Europlanet Science Congress 2022
Palacio de Congresos de Granada, Spain
18 – 23 September 2022
Europlanet Science Congress 2022
Palacio de Congresos de Granada, Spain
18 September – 23 September 2022
EPSC Abstracts
Vol. 16, EPSC2022-354, 2022
Europlanet Science Congress 2022
© Author(s) 2022. This work is distributed under
the Creative Commons Attribution 4.0 License.

Saturn atmosphere's winds with VLT/UVES Doppler velocimetry

Pedro Machado1, Miguel Silva1, Agustin Sánchez-Lavega2, José Silva1, Daniela Espadinha1, Francisco Brasil1, and José Ribeiro1
Pedro Machado et al.
  • 1Institute of Astrophysics and Space Sciences, IA-FCUL, Lisboa, Portugal (
  • 2Departamento de Física Aplicada, Escuela de Ingeniería de Bilbao, Spain Abstract


We present Doppler wind velocity final results of Saturn’s zonal flow at cloud level. Our aim is help to constrain the characterization of the equatorial jet at cloud level and the latitudinal variation of the zonal winds, to measure its spatial and temporal variability, to contribute to monitor the variability in order to achieve a better understanding of the dynamics of Saturn’s zonal winds (Sánchez-Lavega et al. 2003, 2007, 2016); Finally, the complementarity with Cassini, providing an independent set of observations.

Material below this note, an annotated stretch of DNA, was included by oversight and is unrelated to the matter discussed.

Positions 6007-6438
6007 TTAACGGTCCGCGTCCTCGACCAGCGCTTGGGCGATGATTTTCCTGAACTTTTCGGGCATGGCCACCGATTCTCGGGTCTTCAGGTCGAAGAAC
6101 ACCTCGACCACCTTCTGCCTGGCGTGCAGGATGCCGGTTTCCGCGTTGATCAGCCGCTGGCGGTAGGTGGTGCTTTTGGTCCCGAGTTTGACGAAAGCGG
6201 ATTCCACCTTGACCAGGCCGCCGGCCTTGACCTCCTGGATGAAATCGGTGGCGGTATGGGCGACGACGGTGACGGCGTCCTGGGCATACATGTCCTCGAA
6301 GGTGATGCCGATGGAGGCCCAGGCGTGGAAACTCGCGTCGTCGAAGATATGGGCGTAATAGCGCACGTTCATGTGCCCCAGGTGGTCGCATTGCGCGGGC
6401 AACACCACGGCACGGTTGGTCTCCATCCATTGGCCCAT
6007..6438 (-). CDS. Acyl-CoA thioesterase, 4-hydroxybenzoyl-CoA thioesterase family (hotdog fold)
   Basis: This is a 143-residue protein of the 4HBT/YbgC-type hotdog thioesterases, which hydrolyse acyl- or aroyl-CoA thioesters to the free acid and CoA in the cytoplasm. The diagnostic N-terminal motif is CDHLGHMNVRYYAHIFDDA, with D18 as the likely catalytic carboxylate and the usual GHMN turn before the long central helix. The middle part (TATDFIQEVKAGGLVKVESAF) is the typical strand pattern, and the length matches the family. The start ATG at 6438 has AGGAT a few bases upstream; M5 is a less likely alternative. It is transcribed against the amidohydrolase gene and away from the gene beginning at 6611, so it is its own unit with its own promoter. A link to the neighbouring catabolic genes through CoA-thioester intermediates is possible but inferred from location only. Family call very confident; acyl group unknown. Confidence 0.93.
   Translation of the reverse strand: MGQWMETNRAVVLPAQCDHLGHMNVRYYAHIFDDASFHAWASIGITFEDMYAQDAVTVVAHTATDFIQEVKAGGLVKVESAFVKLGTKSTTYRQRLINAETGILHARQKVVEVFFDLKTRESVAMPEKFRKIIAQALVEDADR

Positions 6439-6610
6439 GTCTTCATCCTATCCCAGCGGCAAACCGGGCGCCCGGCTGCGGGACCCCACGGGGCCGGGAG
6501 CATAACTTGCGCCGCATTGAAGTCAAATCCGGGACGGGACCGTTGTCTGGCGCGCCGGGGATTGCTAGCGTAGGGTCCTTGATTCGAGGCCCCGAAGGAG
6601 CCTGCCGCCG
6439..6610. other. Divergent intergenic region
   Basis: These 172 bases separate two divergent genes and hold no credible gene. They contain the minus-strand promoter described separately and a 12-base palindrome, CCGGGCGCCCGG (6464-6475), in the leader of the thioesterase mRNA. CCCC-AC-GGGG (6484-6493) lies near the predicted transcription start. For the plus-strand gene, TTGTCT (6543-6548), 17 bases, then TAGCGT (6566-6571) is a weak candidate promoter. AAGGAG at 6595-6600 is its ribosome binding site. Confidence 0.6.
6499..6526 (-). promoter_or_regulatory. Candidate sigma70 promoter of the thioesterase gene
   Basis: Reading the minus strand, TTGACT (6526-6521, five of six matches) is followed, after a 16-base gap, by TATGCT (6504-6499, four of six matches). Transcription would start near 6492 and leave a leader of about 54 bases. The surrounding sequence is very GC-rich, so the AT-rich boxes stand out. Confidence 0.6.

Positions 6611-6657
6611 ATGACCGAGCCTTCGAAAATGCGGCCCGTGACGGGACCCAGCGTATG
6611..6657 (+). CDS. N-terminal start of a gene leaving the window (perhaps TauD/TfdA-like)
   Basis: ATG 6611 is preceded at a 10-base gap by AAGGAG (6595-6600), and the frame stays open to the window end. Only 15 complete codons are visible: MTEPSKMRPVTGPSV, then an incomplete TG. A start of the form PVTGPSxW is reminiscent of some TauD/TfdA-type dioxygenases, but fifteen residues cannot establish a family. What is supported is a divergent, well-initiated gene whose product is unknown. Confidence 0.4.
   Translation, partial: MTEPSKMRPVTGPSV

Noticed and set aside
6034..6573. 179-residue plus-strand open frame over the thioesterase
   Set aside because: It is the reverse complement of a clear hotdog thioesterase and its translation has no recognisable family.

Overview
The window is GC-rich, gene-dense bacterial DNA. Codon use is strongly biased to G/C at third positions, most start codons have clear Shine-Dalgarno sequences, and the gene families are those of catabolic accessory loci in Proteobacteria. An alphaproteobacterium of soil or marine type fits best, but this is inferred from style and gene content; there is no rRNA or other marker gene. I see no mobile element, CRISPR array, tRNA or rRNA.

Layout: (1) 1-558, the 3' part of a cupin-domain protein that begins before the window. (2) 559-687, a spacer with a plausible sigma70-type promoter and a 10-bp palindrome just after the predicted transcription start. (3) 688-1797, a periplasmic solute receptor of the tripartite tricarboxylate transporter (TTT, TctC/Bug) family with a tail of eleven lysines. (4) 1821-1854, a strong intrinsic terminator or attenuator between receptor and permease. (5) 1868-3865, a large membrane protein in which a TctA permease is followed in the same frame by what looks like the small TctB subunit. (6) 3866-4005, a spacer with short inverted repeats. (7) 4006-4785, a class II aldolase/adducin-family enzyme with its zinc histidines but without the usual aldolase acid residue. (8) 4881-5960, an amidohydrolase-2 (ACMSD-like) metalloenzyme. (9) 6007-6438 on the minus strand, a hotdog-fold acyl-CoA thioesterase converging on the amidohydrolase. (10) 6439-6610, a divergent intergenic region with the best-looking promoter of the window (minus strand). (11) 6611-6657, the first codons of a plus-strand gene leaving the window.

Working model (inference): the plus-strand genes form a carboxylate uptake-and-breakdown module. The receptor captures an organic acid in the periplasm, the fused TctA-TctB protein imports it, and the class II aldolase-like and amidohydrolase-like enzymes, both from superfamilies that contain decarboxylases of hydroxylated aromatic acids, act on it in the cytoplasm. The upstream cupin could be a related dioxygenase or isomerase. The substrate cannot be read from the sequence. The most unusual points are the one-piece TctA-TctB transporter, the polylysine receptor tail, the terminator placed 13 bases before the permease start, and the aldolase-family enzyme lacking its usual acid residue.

Figure 1: (a) Raw echellogramme showing the spectral orders for one of the detectors. (b) Magnification of part of one order, where absorption lines (dark vertical bands) are visible. From each order, a stack of 61 spectra are extracted. (c) Set of 61 spectra, with each one corresponding to one pixel in the slit’s active window. (d) Each spectrum is divided into 16 orders in the MIT detector and 23 orders in the EEV detector. The plot shows an example of the 16 components of an MIT spectrum, each coming from one spectral order. (e) Example spectrum from one order and one location in the Venus disk. Machado et al. (2012).